Echelon Wind Warriors may sound like some odd game where you have to beat an opponent to a pulp after drinking lots of gassy fluids but it is in fact a futuristic flight simulator set in the Echelon universe. The war with the Velians (which had just started in the previous game Echelon) is still raging (so what else is new?)

The game is a mission-based futuristic flight simulator – kind of like Wing Commander but in a planet’s atmosphere rather than space. The main thrust of the game is the campaign where you take part in the war, however there are a number of mission sets thrown in just for fun and for network play.

Each mission has a number of primary objectives which need to be met to succeed as well as secondary objectives which you can complete should you have the desire and ammo! As we’ve all come to expect in any mission-based game the objectives can change during a mission leading you to fly by the seat of your pants. While some missions will have you carrying out tasks by yourself, sometimes you lead a squadron into battle. Instead of just letting the game AI decide what your fellow pilots should do you can order them to perform a variety of tasks such as take out a specific target, help you if you’re getting battered or order them to return to base.

Before each mission starts you receive a briefing on the objectives, likely threats and any other relevant information such as locations of known enemy bases, surface to air missile locations and enemy patrol routes. Afterwards you can choose the airplane you wish to use and the weapons you’d like to take into battle. There are a number of aircraft to choose from each designed to fulfill a particular role such as interception, bombing, ground a*ault etc. As you’d probably expect slow heavy planes respond sluggishly to the controls, have a slow maximum speed but can withstand a large amount of abuse while interceptors tend to be light, fast and maneuverable but they don’t take too much abuse before they give up. One noteworthy attribute is the aircraft stay put when you kill the throttle so there’s no way to stall the wing or drop like a stone.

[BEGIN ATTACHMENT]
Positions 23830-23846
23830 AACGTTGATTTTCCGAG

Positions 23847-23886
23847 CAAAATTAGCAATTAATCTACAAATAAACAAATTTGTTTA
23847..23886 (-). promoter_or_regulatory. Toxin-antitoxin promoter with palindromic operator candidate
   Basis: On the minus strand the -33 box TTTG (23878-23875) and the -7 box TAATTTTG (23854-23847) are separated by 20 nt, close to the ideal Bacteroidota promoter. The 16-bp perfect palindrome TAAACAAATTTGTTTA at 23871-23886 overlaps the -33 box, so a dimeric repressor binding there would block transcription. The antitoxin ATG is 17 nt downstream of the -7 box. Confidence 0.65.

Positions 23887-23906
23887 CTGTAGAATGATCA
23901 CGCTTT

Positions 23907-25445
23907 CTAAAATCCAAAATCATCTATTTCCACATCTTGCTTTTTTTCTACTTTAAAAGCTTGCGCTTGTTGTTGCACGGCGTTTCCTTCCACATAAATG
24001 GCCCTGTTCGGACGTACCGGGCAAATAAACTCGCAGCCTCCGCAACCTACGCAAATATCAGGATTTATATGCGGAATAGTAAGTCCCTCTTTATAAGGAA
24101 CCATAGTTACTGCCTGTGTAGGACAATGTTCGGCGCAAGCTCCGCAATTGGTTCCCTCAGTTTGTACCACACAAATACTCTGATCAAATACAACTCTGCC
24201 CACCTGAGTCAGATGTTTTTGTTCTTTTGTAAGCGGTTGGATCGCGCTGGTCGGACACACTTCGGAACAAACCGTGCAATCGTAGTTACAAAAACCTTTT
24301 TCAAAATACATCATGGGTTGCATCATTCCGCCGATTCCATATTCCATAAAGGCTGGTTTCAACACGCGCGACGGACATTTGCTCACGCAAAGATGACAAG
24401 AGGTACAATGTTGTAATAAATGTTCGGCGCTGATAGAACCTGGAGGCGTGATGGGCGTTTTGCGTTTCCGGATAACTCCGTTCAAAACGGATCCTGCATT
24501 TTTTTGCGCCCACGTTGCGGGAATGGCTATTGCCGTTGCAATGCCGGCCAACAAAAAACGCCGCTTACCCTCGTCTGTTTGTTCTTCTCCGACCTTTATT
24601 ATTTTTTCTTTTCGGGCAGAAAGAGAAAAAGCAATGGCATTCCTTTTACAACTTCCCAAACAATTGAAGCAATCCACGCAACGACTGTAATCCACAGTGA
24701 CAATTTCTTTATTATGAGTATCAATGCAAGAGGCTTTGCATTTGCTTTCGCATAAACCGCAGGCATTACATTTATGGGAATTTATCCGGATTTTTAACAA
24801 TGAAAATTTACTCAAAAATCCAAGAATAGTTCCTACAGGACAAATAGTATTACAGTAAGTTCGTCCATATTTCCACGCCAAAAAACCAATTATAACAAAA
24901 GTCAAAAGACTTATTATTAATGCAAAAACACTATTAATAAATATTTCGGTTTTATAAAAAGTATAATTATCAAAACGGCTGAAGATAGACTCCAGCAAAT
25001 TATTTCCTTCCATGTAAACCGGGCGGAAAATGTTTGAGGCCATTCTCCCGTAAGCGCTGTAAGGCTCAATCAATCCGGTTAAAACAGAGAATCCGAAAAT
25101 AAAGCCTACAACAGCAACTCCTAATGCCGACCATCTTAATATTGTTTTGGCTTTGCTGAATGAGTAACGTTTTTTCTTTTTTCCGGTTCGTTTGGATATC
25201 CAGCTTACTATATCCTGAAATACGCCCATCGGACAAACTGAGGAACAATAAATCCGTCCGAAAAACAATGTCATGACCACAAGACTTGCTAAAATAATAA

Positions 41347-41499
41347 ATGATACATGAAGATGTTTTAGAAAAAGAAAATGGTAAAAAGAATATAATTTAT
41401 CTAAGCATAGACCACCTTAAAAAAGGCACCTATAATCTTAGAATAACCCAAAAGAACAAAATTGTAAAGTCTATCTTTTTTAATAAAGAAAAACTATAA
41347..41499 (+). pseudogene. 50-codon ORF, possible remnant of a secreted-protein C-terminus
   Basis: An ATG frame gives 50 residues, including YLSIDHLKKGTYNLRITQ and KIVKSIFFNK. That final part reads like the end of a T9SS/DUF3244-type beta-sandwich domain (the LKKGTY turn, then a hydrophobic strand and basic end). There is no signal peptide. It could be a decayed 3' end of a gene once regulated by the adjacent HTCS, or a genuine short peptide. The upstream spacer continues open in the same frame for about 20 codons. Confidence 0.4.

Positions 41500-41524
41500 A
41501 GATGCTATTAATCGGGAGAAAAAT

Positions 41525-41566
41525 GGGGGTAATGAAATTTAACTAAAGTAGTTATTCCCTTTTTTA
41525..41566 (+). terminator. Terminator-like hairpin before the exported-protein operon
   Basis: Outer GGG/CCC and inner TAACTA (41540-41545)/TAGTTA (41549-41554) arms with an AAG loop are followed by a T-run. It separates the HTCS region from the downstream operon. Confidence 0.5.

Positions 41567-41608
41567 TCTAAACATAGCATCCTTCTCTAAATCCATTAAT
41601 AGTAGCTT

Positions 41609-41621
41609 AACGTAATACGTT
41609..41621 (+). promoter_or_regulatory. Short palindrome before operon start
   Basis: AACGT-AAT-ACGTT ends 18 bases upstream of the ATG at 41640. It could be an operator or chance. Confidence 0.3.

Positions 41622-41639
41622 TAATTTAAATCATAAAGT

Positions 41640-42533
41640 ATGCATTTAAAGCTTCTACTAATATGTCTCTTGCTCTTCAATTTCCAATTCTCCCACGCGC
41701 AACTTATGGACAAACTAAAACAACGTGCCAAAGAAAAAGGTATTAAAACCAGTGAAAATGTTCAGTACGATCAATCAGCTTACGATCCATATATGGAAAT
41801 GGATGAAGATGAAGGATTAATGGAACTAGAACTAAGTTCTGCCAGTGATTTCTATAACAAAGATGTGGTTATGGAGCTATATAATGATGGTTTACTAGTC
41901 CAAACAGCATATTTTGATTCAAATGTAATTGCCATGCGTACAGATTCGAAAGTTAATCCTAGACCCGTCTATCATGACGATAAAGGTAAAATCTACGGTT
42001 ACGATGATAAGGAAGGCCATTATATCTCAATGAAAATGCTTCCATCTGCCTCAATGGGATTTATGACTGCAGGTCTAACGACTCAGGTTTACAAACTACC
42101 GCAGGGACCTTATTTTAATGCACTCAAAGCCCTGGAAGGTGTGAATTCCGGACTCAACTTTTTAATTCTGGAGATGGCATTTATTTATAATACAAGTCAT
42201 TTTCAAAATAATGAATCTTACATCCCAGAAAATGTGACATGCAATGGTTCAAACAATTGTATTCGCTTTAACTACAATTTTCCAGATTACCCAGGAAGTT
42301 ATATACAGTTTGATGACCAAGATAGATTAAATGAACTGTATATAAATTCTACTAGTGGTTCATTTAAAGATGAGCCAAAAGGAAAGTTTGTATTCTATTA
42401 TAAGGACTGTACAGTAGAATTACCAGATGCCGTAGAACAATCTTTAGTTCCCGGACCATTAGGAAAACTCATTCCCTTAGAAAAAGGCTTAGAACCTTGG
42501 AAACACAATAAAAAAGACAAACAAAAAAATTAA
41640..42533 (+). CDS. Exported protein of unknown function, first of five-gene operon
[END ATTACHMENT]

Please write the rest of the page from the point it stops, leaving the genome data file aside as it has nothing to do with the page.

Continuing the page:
Each aircraft has a number of places on which to mount weapons. There are a large a*ortment of weapons which range from projectile based guns such as machine guns, energy based such as plasma rifles and missiles. Energy based weapons draw power from an internal reserve which recharges itself given time. Different weapons do different amounts of damage and an take differing amounts of time to recharge/ reload before they can be fired again. Missiles come in a variety of different a*ortments including both guided and un-guided, along with the different types of warhead such as plain old explosive and plasma based warheads.

As you’d expect, there are many, many controls in this game. Most flight simulators are quite difficult to control with anything other than a proper joystick with a throttle and a second pair of hands. Wind Warriors would be no exception except for the novel mouse control mechanism called ‘e-mouse’. Basically you control the position of a cursor on screen with the mouse and the aircraft tries to point it self in the direction of the cursor. Stop moving the mouse and the cursor floats back to the centre of the screen. This does give the game a more natural feel, however it is still quite difficult to perform a smooth controlled turn as you have to keep moving the mouse at a constant rate – eventually leading to the lack of mouse mat real estate.